COLUMBIA, S.C. -- A key House Democrat suggested Monday that Vice President Joe Biden can’t win the Democratic nomination on his own and should not enter the contest.
Rep. James Clyburn (D-S.C.) told The Huffington Post that Biden should instead say he is “available” to head the 2016 ticket if circumstances warrant it -- that is, if Hillary Clinton implodes.
“If I were advising him, I would not advise him to get in,” said Clyburn, 75, a top member of the House leadership and an influential figure in the Congressional Black Caucus. “In my opinion, he would not do himself any favors by getting in.”
Clyburn has not yet endorsed a candidate for the Democratic nomination. At this juncture, he said, Clinton’s candidacy offers his party’s best chance to hold the White House in 2016.
But besides facing a challenge from Sen. Bernie Sanders (I-Vt.), Clinton faces two more immediate hurdles, Clyburn noted.
One is the House committee investigating the Benghazi incident (the panel is headed by Republican Rep. Trey Gowdy of South Carolina); the other an FBI investigation into her email practices.
“Unless Trey has a smoking gun, I think the hearing Thursday is going to be ho-hum,” Clyburn predicted. The FBI is less predictable.
The point, Clyburn said, is that Biden’s destiny is no longer up to Biden.
“I don’t see a path for him that he can create,” Clyburn said in an interview in his district office. “There is only a path that could be created for him. All the impediments -- all the obstacles -- would have to be removed by somebody else.”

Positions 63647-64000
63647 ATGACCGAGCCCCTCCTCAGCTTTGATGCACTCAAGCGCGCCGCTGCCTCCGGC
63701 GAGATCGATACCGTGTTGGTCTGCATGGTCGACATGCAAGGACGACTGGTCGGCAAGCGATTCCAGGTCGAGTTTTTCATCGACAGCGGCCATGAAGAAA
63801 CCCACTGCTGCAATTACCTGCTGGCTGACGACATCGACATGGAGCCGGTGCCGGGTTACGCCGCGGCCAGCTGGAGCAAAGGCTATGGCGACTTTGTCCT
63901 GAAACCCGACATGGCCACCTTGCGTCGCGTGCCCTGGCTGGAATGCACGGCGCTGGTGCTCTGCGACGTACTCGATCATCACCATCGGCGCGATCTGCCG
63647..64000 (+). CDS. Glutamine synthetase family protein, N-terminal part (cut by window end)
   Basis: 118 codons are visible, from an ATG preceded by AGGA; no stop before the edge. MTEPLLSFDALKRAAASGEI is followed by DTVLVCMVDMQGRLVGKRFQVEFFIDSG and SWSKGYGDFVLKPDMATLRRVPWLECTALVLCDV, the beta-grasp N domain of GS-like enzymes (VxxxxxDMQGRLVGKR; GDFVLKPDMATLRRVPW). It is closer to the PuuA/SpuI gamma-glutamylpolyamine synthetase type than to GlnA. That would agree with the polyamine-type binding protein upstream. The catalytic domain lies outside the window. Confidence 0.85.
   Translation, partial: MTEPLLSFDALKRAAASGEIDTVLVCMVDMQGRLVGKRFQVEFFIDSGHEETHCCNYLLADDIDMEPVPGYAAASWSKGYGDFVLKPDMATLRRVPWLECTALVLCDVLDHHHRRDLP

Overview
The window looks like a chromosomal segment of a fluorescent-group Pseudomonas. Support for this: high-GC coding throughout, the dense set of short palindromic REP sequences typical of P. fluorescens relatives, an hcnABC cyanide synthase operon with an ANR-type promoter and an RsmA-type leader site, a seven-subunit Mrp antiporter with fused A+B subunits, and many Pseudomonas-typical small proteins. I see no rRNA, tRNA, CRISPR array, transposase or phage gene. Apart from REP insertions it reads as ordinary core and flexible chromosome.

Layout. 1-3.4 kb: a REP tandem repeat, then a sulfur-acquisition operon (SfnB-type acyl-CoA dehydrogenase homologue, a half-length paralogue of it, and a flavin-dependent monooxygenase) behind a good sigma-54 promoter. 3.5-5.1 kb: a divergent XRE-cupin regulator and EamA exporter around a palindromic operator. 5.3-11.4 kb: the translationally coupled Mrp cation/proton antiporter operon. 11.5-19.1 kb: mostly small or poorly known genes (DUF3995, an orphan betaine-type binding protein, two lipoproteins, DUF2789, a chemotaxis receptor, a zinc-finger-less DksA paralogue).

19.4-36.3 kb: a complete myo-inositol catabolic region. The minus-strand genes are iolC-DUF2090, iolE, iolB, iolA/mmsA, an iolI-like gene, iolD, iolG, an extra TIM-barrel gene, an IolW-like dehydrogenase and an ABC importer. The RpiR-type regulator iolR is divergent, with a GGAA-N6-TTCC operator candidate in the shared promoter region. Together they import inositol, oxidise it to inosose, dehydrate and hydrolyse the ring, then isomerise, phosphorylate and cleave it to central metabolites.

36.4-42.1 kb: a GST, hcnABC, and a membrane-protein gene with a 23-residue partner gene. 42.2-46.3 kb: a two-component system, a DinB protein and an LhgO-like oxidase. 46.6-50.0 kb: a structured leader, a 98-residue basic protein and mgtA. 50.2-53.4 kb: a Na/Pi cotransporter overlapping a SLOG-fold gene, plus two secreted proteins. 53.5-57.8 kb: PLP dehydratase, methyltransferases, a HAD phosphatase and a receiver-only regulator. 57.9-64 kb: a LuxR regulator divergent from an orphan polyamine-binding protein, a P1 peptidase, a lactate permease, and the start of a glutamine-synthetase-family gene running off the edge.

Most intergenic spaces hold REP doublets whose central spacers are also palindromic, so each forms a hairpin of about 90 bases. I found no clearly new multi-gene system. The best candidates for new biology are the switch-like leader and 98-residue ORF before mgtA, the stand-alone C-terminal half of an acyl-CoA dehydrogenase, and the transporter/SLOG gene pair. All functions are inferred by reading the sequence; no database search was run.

If Biden is really serious about running in the Democrats' 2016 nomination race, he’d need Clyburn’s support -- or at least encouragement.
In South Carolina, where the support of black voters is the key to winning the Democratic nomination, Clyburn is the man to see.
The black vote would be especially crucial for a potential Biden run in 2016. As his aides have loyally spun, Biden would not expect to “break out” in Iowa or New Hampshire, but rather gain momentum in South Carolina with his appealing personality, liberal values and his role as the right-hand man of the first black president.
And there is, in theory, room to run that way. Obama beat Hillary Clinton in South Carolina during the 2008 primary. Bill Clinton angered many voters by dismissively comparing Obama’s victory to similar ones by Jesse Jackson in 1984 and 1988.
Biden spoke to Clyburn recently at the CBC’s annual prayer breakfast. But while Biden stayed for the whole event and glad-handed in candidate fashion, the vice president has never contacted Clyburn to discuss a possible campaign and didn’t attend the main CBC gala that same weekend.
The two men haven’t spoken one word about a campaign, Clyburn said.
“We haven’t talked about it at all,” said Clyburn. “Nobody believes me, but it’s true.”